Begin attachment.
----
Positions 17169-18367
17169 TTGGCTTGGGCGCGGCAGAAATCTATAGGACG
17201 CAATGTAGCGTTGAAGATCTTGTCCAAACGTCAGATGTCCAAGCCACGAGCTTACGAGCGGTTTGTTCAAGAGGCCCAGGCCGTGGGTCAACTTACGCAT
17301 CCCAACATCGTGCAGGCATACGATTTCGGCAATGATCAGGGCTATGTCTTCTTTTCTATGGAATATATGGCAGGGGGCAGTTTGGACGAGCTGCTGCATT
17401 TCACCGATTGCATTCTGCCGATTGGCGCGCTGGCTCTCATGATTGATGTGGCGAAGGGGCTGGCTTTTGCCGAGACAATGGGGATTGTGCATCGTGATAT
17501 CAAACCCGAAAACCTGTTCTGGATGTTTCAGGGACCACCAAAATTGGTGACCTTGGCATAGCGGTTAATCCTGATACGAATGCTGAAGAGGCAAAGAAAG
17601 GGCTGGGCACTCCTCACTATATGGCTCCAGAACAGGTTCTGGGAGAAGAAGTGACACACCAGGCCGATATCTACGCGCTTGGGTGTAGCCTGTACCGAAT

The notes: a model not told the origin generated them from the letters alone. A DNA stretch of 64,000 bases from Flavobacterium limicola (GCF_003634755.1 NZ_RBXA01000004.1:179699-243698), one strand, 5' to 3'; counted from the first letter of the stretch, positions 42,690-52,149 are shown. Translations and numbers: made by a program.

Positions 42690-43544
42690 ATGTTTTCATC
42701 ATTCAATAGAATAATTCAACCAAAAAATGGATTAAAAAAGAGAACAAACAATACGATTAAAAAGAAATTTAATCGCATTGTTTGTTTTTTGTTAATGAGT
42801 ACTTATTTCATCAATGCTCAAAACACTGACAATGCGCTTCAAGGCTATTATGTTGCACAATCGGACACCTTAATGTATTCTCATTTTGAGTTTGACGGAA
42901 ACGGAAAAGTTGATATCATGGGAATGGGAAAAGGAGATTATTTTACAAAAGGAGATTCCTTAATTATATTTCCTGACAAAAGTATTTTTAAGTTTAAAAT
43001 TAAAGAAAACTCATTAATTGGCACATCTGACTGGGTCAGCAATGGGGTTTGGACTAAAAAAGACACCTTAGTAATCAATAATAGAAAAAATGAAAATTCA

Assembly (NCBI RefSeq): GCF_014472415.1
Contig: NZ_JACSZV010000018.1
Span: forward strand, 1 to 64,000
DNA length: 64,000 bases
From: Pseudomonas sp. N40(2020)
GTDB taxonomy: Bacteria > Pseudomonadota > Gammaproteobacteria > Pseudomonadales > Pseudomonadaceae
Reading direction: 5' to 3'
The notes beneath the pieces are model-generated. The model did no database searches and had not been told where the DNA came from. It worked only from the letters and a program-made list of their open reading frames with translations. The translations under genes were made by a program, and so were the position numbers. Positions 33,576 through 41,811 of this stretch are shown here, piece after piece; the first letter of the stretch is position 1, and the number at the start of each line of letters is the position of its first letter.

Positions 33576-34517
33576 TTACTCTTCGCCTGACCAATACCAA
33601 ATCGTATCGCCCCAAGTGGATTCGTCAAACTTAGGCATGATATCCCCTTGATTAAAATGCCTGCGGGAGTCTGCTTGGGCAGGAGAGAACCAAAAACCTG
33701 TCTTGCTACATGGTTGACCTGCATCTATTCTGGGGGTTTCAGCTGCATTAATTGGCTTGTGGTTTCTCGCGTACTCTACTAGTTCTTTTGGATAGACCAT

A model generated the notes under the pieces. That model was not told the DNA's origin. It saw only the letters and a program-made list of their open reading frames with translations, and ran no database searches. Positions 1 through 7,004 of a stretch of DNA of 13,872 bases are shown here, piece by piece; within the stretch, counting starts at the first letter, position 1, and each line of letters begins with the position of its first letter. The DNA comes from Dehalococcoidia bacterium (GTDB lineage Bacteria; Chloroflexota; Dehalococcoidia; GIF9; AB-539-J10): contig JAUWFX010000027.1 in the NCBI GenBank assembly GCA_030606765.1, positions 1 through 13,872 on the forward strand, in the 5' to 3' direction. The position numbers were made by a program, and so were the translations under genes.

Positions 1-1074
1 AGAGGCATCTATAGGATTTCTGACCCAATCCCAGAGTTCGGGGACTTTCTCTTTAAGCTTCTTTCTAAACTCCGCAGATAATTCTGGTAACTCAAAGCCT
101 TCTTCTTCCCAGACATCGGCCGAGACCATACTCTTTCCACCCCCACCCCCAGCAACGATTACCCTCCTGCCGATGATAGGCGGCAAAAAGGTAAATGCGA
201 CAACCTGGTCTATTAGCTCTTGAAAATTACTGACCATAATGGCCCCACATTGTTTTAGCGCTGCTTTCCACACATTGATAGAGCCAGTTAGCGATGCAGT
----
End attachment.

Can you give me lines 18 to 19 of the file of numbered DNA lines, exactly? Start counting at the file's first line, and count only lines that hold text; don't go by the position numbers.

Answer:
DNA length: 64,000 bases
From: Pseudomonas sp. N40(2020)